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Outpatient Observation FAQ

1. What is outpatient observation?

Observation is a billing which permits patients who have problems (which normally do not qualify for a hospital stay) to be allowed to stay in the hospital for a “specified amount of time”.

2. What is the difference in billing?

An Observation stay is billed under outpatient services (under Medicare this would be under Part B) while inpatient admission is billed under inpatient services (under Medicare this would be billed under Part A Private Insurances may vary but most permit only 23 hours in observation.

3. What kind of problems do people have that would make observation appropriate?

Problems that can be treated in 24-48 hours or conditions for which the cause has not yet been determined.

4. What are some examples of these problems?

Some examples are nausea, vomiting, weakness, stomach pain, headache, kidney stones, fever, some breathing problems, and some types of chest pain.

5. What is meant by a “specified amount of time?”

Different insurance payors have different amounts of time that are covered in observation.

  • Medicare—observation services cannot exceed 48 hours. Typically a decision to release or admit is made within 24 hours.
  • Medicaid allows up to 30 hours.

6. What happens at the end of the “specified amount of time”?

Your physician will decide whether to release you from the hospital or to admit you as an inpatient.

7. What if my physician decides my condition requires inpatient care?

Your physician must then write an order to convert your outpatient observation stay to an inpatient admission.

8. What if my physician decides that I do not require an inpatient care?

If your physician decides that your care can be performed outside of the hospital you will be released, possibly with home health care services if necessary.

9. Can I be placed into outpatient observation after undergoing an outpatient surgical procedure?

Only if it is medically necessary. Medicare allows for a 4-6 hour “recovery period”. The intent of outpatient surgery is to have your surgery and be discharged the same day. However, if you experience a postoperative complication then your physician may place you into observation to monitor you further.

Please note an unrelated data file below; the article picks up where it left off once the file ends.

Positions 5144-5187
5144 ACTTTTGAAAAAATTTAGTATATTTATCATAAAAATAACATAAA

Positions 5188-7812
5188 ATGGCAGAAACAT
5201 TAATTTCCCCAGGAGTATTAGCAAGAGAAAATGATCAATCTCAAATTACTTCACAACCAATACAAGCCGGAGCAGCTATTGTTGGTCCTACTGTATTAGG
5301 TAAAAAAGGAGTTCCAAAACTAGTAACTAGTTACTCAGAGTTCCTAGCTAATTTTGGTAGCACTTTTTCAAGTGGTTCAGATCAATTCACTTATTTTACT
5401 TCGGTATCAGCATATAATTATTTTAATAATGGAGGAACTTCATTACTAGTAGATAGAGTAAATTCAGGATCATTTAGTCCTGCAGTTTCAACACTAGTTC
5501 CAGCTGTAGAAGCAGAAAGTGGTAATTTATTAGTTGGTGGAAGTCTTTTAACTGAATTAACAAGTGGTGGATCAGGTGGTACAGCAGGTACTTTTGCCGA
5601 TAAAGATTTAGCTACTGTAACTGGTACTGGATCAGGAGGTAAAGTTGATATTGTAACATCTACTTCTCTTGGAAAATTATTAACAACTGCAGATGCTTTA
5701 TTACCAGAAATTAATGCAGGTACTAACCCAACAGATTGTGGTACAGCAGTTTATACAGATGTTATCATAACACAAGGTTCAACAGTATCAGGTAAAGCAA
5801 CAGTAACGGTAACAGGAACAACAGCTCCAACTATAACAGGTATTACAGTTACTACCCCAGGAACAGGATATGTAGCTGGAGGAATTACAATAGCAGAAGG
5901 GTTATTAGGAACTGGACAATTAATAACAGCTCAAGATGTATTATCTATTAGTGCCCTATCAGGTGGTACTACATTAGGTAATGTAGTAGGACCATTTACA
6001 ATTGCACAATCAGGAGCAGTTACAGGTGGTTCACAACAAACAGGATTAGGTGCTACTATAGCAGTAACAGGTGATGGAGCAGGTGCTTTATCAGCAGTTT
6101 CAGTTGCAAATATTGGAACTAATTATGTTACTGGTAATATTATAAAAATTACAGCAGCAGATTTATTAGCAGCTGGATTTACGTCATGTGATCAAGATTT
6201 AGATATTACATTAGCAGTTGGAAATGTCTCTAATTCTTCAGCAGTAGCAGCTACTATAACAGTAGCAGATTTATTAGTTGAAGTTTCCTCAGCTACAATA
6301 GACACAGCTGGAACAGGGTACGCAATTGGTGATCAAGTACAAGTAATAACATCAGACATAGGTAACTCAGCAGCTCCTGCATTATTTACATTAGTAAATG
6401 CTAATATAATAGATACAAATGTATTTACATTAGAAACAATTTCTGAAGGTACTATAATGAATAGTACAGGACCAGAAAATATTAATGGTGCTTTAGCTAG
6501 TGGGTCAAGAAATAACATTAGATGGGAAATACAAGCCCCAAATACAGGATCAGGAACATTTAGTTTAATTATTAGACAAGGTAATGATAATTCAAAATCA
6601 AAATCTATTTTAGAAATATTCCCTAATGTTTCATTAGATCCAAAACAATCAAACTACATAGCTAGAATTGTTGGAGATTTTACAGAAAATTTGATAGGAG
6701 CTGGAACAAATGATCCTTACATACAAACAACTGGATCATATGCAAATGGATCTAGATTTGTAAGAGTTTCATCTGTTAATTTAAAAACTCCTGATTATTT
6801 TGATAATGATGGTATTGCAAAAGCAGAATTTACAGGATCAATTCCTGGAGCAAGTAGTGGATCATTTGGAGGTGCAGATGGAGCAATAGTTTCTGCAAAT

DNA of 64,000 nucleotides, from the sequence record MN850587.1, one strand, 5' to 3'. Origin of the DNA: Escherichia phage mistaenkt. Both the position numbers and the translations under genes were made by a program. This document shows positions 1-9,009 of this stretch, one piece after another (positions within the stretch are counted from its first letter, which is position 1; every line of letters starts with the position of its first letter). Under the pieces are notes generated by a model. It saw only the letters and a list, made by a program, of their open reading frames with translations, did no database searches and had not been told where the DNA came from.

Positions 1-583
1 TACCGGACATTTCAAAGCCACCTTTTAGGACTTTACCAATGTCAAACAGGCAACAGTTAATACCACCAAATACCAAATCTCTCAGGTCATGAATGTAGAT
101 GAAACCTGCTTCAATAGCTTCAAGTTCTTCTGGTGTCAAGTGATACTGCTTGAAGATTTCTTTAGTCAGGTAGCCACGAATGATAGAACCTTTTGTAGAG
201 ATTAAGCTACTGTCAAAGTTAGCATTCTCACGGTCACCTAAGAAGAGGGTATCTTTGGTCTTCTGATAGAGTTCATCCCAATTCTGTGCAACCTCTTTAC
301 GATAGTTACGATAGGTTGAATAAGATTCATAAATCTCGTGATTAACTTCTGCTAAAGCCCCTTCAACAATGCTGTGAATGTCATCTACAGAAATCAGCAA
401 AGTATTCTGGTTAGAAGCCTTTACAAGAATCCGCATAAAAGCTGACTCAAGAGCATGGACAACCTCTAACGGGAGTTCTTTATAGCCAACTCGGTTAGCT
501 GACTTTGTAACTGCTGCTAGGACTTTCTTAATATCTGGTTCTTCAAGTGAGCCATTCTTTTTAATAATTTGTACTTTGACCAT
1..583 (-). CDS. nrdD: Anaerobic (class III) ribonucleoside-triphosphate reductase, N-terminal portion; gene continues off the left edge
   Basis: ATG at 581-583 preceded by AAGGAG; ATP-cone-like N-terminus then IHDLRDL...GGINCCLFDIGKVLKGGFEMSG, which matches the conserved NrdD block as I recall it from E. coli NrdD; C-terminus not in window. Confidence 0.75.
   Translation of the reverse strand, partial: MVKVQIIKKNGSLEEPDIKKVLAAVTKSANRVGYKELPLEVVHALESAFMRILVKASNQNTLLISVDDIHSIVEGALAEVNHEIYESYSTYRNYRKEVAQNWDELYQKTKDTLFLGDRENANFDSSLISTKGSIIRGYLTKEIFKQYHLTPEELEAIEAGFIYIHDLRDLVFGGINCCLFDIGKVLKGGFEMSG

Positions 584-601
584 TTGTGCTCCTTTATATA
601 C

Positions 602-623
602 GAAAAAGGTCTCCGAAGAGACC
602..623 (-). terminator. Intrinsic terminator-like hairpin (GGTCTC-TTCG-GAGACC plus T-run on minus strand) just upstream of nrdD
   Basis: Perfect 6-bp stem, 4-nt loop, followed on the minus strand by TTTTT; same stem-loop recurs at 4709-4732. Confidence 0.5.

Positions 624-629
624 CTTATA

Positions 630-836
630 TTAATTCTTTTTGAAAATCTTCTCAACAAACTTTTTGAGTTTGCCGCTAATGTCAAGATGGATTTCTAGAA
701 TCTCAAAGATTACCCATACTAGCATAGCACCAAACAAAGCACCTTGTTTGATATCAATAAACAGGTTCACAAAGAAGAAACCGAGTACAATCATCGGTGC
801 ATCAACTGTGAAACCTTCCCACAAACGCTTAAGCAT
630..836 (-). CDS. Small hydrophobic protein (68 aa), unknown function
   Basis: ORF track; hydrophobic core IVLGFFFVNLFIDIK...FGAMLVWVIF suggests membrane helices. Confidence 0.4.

10. What type of post-surgical conditions may warrant further evaluation in “outpatient observation”?

  • Inability to urinate
  • Inability to keep solids or liquids down requiring IV feedings.
  • Inability to control pain.
  • Unexpected surgical bleeding
  • Unstable vital signs
  • Inability to safely walk after spinal anesthesia

11. What if I desire to spend the night after my outpatient surgery? Will Medicare cover this?

No, Medicare will only pay if there is a medical condition that warrants postoperative monitoring. If you desire to stay over for patient/family convenience, you will be fully responsible for payment.

12. What about “self administered drugs” and other services not covered by my insurance?

  • According to the billing rules for Medicare and Medicaid these charges will have to be billed to the patient.
  • Medicare and Medicaid will not pay for your pills or tablets and even some injectable drugs that fall under the category of self-administered. Please refer to the online version of the National Medicare Handbook at www.medicare.gov or call 1-800-633-4227 if you need more information.

A complete list of deductibles/services covered by observation/outpatient status is in your Medicare and You handbook.

If you would like to speak to someone regarding your financial responsibility as a result of this hospitalization, please feel free to contact our Patient Account Liaisons at ext.7689.

 
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